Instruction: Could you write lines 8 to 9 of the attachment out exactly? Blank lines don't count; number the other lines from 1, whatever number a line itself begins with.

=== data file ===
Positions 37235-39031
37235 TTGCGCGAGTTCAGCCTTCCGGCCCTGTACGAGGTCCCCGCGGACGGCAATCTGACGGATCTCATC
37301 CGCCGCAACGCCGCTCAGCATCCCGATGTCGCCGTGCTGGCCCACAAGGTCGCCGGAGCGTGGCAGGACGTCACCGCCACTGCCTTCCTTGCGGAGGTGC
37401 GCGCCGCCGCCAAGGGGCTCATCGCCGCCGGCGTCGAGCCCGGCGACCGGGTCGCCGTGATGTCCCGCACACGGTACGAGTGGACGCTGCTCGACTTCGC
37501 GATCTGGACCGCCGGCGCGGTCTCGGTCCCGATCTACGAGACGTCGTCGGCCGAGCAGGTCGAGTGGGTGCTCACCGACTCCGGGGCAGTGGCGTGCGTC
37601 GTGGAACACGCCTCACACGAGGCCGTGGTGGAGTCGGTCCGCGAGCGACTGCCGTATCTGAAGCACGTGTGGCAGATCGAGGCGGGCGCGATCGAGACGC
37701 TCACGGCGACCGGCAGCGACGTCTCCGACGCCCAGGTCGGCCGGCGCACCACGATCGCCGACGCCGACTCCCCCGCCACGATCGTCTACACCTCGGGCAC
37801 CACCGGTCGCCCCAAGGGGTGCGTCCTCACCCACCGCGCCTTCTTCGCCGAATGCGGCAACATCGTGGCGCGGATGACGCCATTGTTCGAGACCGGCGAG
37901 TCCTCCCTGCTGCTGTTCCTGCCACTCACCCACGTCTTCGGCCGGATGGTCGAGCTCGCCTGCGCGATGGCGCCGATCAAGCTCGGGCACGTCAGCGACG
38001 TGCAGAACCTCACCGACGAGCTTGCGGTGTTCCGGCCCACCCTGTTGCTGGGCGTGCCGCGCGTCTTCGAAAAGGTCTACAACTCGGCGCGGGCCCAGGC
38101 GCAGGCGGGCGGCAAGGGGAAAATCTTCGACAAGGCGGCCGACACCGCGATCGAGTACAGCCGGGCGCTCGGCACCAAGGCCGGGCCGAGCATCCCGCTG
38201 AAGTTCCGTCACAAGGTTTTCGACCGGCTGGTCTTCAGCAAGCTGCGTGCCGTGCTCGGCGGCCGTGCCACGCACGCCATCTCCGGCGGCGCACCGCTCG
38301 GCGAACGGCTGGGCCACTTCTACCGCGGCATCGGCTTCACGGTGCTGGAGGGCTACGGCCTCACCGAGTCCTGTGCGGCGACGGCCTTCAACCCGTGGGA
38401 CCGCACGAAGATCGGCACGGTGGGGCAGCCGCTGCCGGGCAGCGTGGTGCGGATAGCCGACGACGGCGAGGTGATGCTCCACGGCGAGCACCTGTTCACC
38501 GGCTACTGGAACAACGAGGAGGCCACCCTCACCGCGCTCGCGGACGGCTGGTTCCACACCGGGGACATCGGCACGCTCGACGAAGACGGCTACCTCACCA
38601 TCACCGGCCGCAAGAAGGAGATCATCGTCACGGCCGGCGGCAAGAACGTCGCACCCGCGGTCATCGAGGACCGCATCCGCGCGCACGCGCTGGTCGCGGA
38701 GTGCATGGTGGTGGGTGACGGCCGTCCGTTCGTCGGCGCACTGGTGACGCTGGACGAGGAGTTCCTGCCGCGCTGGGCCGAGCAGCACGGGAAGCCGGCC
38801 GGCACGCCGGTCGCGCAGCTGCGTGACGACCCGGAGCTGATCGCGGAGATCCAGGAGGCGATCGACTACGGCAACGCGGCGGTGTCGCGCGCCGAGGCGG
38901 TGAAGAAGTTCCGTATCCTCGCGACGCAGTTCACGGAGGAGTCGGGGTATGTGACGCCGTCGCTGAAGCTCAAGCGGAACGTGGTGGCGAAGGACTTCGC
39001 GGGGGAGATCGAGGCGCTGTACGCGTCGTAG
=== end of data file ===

37801 CACCGGTCGCCCCAAGGGGTGCGTCCTCACCCACCGCGCCTTCTTCGCCGAATGCGGCAACATCGTGGCGCGGATGACGCCATTGTTCGAGACCGGCGAG
37901 TCCTCCCTGCTGCTGTTCCTGCCACTCACCCACGTCTTCGGCCGGATGGTCGAGCTCGCCTGCGCGATGGCGCCGATCAAGCTCGGGCACGTCAGCGACG